Date of Degree Completion
Master of Science (MS)
Dr. Jessica A Mayhew
Second Committee Member
Dr. Lori K Sheeran
Third Committee Member
In the wild, orangutans live in individual fission-fusion social systems. This semi-isolated lifestyle means females act as sole caretakers of infants. However, recent social media posts from zoos and sanctuaries portray male orangutans engaging in behavior suggesting paternal involvement. In captivity, orangutans are often housed socially, allowing fathers to interact with offspring and raising the question of how orangutans may potentially demonstrate paternal behavior. This study examined interactions among immature offspring and their family groups in hybrid (Pongo pygmaeus x Pongo abelii) and Sumatran orangutans (P. abelii). Focal follows were conducted at two Association of Zoos and Aquariums and one Global Federation of Animal Sanctuaries accredited facilities, resulting in 168 hours of observation. Across all sites, male orangutans engaged in direct paternal behaviors such as playing, food-sharing, and contact, and indirect paternal behaviors such as proximity, tolerating, and defending. Across all sites, the immatures initiated significantly more interactions with their adult relatives than vice versa. Significant differences were also observed between interactions initiated by offspring and those initiated by their fathers, suggesting immatures drive interactions.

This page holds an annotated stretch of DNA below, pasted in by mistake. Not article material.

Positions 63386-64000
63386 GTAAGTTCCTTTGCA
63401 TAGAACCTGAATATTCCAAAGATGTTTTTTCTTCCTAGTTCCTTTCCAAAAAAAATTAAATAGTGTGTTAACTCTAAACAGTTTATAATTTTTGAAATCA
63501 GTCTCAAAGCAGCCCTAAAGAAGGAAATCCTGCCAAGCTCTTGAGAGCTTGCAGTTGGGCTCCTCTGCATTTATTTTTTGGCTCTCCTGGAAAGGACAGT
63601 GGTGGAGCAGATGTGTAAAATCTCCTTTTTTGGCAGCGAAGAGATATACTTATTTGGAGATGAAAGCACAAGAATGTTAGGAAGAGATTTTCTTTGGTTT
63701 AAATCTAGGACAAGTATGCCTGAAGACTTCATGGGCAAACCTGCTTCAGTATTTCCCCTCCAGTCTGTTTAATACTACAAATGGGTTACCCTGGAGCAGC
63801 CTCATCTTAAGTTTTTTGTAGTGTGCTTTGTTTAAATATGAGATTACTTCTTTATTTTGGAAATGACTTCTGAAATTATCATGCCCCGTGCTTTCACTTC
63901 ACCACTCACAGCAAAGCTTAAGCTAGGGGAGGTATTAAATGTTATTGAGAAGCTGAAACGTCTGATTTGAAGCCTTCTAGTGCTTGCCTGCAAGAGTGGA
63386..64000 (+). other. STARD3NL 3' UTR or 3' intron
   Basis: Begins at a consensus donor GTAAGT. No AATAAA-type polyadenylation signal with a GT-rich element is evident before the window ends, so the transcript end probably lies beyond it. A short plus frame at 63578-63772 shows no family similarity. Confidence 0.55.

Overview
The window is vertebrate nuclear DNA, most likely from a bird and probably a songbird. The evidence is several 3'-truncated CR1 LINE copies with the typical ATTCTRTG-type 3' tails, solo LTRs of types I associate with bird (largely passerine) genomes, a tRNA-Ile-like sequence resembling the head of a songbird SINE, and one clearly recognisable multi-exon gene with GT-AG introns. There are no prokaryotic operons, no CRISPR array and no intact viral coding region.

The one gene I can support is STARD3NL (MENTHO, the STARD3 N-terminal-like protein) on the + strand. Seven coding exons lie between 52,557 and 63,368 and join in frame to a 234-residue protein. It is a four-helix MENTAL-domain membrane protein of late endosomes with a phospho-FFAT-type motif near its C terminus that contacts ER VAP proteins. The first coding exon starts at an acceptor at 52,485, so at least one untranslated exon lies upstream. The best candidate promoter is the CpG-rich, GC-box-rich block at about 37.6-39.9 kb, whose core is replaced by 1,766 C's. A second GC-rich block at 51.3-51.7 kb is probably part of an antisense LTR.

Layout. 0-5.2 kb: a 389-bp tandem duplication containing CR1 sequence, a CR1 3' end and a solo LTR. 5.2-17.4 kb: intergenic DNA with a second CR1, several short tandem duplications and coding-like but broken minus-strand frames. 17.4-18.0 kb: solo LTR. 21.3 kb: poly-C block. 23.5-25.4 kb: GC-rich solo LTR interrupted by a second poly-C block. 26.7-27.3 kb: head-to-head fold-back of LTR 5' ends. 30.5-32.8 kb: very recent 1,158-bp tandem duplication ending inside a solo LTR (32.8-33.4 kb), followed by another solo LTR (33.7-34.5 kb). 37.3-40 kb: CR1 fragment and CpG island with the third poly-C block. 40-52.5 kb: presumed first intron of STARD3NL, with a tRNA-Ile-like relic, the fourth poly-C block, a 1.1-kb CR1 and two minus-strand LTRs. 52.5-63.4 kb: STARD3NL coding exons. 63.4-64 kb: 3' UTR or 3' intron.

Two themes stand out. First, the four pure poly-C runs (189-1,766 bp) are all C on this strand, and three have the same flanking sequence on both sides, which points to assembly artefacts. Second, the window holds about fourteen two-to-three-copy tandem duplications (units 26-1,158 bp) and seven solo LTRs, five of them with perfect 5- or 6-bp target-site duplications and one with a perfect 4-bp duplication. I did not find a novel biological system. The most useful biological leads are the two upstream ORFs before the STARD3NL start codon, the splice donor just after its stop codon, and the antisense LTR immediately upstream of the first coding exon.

Frakes, Lilith, "Identifying Paternal Behavior in Captive Sumatran (Pongo abelli) and Hybrid Orangutans (Pongo abelii X Pongo pygmaeus)" (2023). All Master's Theses. 1866.
Available for download on Thursday, May 29, 2025